• Listen to podcasts e.g. ALWAYS FREE episodes 1-20
  • Watch YouTube videos e.g. Ali ABIDAL
  • Take notes and listen to the experts
  • Become financially literate and become a full-time investor
  • MAKE SURE YOU know what compound interest is and dollar cost averaging 


Far and away my favourite way to invest. This type of investing is how I got back into investing in the stock market after 8 years of burying my head in the sand. It’s what the experts recommend when you read the books and it’s what suits an emotional investor like me.

Instead of being exposed, with one company, you have several companies within your fund. A large pool of investors pools their money together and the fund manager takes care of the rest. The fund manager will pick what companies in what market. I went with a diversified fund that has companies around the world in different markets. The theory is that the more diversified you are, the less exposed you are if one company or one market crashes.

If you speak to a financial advisor, they will discuss your risk tolerance. If you are 20 for example, you might have a high risk tolerance because you have time on your hands to ride the inevitable ups and downs of the markets. On the other hand, if your 60 odd and looking to retire, you are probably guarding your money with everything you’ve got and have little appetite for risk.

If you struggle to pick a fund, maybe speak to a financial advisor. Personally, I was happy to do the research when I started looking into it back in early 2019. My research and my interest in low fees, led me to Vanguard. BUT REMEMBER, NOTHING I say is financial advice. The list below will get you started with index investing:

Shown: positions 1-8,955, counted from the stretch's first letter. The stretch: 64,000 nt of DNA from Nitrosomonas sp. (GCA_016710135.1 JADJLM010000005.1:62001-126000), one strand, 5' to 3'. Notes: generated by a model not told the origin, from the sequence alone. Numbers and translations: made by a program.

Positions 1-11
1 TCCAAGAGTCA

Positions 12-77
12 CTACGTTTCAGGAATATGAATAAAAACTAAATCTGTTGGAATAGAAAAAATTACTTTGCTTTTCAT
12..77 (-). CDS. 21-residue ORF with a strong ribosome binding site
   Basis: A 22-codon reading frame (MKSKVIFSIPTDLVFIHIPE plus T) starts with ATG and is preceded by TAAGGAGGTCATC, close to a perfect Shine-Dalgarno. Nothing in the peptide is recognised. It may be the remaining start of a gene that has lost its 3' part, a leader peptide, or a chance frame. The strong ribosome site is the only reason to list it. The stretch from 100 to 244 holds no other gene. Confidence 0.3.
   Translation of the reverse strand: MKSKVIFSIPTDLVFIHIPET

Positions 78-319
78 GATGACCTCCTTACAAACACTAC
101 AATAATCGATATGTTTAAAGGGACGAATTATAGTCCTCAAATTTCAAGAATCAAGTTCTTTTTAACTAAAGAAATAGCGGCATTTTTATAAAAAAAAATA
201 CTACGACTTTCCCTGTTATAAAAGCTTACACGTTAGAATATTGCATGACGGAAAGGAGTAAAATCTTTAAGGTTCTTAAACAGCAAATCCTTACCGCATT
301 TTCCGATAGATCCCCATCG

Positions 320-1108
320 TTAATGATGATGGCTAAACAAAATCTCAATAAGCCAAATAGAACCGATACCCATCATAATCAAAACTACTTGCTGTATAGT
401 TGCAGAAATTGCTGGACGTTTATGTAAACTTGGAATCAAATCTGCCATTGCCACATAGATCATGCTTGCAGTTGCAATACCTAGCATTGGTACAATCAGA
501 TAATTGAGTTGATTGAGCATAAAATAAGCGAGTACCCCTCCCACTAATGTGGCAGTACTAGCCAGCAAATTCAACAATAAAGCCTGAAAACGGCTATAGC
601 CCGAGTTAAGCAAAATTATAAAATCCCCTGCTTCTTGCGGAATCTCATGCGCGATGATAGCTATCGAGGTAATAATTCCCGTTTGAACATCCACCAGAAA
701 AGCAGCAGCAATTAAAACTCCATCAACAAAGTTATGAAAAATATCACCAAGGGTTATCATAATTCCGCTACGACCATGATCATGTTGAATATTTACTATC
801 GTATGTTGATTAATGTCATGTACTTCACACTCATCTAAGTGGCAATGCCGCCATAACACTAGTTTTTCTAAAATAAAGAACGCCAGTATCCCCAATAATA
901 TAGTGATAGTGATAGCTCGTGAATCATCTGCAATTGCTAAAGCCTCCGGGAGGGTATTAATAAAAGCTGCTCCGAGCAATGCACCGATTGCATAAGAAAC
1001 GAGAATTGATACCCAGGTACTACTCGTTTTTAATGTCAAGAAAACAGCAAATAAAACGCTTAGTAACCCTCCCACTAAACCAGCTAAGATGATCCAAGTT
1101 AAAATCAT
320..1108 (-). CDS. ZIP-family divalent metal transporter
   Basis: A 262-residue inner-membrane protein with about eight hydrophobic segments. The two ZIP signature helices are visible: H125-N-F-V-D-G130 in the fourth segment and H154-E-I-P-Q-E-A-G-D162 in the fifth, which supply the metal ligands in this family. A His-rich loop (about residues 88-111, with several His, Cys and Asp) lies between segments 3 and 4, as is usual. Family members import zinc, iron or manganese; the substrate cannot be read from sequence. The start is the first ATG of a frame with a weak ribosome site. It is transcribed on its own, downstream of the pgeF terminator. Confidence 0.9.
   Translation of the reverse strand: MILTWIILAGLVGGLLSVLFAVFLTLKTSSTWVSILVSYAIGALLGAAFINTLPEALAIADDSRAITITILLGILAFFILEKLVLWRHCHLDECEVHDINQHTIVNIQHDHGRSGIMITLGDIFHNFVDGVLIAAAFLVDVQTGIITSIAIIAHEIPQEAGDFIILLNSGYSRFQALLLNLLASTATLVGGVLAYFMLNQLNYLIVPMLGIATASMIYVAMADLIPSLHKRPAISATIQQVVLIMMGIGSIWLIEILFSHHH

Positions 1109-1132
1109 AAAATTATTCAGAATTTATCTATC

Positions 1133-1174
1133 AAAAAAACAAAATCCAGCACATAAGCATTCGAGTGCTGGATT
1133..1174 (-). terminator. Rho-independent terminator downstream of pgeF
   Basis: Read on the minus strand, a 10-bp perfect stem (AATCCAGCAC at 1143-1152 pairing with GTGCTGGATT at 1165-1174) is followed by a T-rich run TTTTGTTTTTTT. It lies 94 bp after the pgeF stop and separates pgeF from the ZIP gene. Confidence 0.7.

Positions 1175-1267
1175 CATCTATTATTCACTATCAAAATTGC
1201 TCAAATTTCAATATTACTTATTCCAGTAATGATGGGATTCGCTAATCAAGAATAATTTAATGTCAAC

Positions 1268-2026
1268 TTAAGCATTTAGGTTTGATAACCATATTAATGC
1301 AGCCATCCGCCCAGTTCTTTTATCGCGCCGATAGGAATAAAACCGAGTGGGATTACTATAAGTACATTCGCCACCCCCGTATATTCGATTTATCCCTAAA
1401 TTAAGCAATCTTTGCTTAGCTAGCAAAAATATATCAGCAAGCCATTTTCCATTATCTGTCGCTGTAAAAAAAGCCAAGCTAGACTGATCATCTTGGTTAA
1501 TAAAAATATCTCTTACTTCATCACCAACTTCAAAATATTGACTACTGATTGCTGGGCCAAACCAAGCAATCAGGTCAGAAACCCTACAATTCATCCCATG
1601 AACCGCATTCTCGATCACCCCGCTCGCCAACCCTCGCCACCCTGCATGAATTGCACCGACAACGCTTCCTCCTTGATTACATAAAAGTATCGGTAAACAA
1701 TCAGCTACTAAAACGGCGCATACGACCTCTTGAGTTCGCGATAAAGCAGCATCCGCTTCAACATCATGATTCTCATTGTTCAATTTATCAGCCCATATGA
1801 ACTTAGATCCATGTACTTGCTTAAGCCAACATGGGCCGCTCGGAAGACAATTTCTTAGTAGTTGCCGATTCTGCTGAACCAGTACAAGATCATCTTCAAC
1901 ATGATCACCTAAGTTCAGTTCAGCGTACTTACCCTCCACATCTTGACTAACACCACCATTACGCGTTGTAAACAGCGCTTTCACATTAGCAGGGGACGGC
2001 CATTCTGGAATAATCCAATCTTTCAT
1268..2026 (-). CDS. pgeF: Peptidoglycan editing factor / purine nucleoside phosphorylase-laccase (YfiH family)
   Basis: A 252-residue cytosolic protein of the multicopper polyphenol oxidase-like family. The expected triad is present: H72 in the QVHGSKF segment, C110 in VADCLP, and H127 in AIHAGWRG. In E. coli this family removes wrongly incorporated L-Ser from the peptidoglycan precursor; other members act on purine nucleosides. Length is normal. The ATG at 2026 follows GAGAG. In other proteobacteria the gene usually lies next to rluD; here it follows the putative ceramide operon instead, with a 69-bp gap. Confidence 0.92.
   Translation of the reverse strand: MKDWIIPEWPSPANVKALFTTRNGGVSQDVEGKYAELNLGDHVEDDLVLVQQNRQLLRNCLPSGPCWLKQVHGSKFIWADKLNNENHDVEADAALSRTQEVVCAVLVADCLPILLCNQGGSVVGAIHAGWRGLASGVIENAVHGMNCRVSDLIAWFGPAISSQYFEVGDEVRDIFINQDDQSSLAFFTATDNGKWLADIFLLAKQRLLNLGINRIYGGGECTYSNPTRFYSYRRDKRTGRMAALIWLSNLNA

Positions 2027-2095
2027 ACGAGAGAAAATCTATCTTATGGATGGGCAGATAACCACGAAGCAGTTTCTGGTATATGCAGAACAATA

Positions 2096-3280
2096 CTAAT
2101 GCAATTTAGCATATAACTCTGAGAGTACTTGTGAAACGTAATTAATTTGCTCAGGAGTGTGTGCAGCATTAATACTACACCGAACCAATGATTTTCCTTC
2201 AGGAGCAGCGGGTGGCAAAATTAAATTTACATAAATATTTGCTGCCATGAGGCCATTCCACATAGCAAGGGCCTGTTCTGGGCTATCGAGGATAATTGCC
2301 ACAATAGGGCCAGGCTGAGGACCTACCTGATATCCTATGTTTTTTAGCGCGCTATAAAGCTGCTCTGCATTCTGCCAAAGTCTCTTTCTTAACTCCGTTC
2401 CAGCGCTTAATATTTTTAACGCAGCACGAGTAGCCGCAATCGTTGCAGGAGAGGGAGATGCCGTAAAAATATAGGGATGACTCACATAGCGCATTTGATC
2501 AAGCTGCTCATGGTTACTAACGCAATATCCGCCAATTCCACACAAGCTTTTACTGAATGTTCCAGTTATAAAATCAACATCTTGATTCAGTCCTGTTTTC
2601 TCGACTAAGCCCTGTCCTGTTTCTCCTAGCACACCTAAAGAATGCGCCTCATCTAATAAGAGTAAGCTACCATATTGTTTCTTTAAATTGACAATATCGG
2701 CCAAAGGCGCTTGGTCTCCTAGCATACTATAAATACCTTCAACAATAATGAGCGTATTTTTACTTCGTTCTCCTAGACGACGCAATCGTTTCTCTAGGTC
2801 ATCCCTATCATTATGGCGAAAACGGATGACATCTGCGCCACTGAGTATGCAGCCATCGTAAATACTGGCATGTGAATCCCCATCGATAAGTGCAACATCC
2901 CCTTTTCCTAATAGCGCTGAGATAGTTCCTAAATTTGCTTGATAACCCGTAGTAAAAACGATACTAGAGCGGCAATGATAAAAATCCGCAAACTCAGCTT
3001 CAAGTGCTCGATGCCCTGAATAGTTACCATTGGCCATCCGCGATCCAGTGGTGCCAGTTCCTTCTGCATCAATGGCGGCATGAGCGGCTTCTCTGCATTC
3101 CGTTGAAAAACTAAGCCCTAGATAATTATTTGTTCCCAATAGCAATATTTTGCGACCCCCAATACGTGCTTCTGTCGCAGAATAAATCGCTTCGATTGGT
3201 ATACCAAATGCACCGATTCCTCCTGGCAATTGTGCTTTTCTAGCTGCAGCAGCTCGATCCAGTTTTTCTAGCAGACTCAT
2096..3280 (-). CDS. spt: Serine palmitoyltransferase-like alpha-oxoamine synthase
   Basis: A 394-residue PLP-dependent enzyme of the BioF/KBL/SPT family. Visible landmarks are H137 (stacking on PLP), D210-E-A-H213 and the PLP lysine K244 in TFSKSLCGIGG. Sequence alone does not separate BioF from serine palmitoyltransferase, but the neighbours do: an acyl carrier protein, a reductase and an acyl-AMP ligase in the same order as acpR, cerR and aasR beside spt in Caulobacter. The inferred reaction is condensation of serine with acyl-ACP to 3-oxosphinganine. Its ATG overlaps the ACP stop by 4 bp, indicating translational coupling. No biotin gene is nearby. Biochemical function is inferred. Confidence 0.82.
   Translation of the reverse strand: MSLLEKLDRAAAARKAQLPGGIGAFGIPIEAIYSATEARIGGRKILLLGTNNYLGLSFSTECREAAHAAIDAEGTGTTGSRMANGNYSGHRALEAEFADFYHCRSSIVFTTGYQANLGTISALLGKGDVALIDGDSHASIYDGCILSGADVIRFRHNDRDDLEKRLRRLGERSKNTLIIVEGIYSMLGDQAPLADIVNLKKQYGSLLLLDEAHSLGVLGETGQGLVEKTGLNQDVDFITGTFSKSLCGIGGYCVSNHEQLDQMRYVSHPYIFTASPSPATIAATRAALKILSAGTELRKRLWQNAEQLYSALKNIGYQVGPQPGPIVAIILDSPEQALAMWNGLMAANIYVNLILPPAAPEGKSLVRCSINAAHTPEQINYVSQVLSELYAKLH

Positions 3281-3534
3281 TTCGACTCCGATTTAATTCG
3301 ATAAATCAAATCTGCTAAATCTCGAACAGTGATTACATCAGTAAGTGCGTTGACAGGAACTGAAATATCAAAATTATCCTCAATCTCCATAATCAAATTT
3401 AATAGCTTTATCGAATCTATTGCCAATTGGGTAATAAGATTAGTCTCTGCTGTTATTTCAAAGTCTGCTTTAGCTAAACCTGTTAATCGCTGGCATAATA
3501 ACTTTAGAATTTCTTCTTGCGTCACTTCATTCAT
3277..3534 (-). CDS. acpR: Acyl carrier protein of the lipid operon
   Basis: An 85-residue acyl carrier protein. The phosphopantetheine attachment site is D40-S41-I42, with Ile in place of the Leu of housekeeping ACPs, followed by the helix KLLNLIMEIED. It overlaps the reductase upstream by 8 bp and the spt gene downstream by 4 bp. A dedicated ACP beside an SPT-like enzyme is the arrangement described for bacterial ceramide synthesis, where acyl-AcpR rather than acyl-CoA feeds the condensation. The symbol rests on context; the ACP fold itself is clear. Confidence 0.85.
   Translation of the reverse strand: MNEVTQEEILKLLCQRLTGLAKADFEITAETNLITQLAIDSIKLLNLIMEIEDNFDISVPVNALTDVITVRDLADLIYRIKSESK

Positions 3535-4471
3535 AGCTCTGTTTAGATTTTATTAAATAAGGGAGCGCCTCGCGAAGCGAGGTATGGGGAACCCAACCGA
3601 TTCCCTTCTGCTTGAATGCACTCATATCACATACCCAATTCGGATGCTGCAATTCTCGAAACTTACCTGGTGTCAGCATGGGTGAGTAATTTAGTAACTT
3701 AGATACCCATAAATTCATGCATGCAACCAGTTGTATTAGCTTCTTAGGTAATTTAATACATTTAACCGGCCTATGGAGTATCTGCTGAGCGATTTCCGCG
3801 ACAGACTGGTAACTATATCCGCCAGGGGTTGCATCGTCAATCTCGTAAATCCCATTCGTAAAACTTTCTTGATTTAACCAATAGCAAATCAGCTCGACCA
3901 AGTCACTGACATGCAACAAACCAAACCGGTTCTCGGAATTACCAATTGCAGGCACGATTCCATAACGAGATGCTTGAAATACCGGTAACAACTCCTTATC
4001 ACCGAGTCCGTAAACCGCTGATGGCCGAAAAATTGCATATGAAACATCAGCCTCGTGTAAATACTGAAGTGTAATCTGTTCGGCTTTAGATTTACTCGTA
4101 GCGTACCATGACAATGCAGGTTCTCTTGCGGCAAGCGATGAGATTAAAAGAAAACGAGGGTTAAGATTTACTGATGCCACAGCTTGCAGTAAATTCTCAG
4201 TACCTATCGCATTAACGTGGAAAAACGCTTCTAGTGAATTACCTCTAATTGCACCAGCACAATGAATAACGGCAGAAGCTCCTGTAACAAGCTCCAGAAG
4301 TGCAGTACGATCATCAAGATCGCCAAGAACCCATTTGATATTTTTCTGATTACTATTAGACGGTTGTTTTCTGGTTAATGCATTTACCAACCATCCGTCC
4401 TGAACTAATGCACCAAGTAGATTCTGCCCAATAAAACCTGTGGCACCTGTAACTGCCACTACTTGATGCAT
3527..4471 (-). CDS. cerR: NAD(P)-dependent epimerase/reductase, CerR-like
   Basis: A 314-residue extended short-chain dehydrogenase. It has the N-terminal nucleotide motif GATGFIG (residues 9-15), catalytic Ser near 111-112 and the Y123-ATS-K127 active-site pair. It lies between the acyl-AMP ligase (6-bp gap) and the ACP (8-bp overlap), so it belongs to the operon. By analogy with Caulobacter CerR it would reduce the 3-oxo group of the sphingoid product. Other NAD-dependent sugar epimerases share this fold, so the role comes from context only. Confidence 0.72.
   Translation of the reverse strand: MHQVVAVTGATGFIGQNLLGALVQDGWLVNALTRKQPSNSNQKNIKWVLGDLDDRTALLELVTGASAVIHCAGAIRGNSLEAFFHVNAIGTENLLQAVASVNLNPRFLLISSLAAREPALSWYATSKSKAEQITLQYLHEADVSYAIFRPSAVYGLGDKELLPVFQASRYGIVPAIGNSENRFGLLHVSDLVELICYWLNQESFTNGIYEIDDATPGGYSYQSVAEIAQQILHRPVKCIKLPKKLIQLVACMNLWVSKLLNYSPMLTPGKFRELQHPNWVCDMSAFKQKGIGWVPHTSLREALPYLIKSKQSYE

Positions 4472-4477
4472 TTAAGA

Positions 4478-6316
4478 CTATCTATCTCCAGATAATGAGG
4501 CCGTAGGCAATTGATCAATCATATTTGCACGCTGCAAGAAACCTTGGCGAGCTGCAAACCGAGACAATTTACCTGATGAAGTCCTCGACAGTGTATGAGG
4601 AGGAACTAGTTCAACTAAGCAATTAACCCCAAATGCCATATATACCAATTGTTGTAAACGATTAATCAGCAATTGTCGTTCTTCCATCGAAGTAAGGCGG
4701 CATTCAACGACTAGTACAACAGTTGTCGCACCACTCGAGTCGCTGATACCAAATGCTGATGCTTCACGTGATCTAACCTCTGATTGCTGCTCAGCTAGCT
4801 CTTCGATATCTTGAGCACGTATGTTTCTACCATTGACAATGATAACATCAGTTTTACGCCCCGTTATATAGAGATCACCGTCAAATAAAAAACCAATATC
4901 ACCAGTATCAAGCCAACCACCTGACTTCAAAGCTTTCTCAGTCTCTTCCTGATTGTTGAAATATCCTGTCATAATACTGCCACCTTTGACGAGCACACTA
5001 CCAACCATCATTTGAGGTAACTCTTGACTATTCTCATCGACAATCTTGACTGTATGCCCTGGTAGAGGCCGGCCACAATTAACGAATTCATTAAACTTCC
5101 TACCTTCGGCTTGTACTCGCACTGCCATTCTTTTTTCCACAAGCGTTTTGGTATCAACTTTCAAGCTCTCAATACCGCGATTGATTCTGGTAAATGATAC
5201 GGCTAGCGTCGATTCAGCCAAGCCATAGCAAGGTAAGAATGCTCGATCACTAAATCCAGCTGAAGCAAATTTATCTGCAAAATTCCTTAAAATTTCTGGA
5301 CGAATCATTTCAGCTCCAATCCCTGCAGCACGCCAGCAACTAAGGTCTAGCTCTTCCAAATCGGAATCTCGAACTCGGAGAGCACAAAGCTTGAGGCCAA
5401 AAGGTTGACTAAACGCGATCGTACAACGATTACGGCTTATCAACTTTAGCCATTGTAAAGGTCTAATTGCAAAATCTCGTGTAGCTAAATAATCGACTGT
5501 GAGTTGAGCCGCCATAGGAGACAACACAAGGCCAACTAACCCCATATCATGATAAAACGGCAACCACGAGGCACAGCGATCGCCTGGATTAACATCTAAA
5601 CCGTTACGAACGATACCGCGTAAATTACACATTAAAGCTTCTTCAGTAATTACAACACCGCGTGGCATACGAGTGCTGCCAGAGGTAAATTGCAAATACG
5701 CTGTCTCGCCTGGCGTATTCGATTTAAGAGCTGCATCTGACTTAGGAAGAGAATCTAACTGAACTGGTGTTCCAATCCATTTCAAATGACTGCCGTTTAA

• This is what the experts recommend for beginners
  • This is my favourite way to invest
  • Research your risk tolerance
  • Research your platform
  • Research your fund
  • HOW MUCH can you invest pcm
  • Set and forget
  • Only check your fund once or twice per year 

For me personally, personal finance and investing is so so important. I’ve made all the mistakes and have been investing for many years. For the effort, the sweat blood and tears, I should have been financially independent years ago. But I was never taught anything about money and it’s the same for the vast majority of us in the UK and abroad.

There’s a lot going on around the world and it’s easy to become worried about money and worried about everything else. Trust me, I lived through the financial crisis of 2008, and it led to me having a negative decade. Many investors, came out of that period doing really well and that’s what I want for me and you. Keep smiling, keep positive and try 100% to invest your way to financial independence.

Fuck what the central banks are doing!

Fuck what the governments are doing!

Fuck whether your colleagues get on your tits!

Do your best everyday. Try and stay positive and ignore the noise as much as possible. I’m sick of worrying about work, money or whatever else. For me, it’s about working hard towards your goals and being happy in the moment.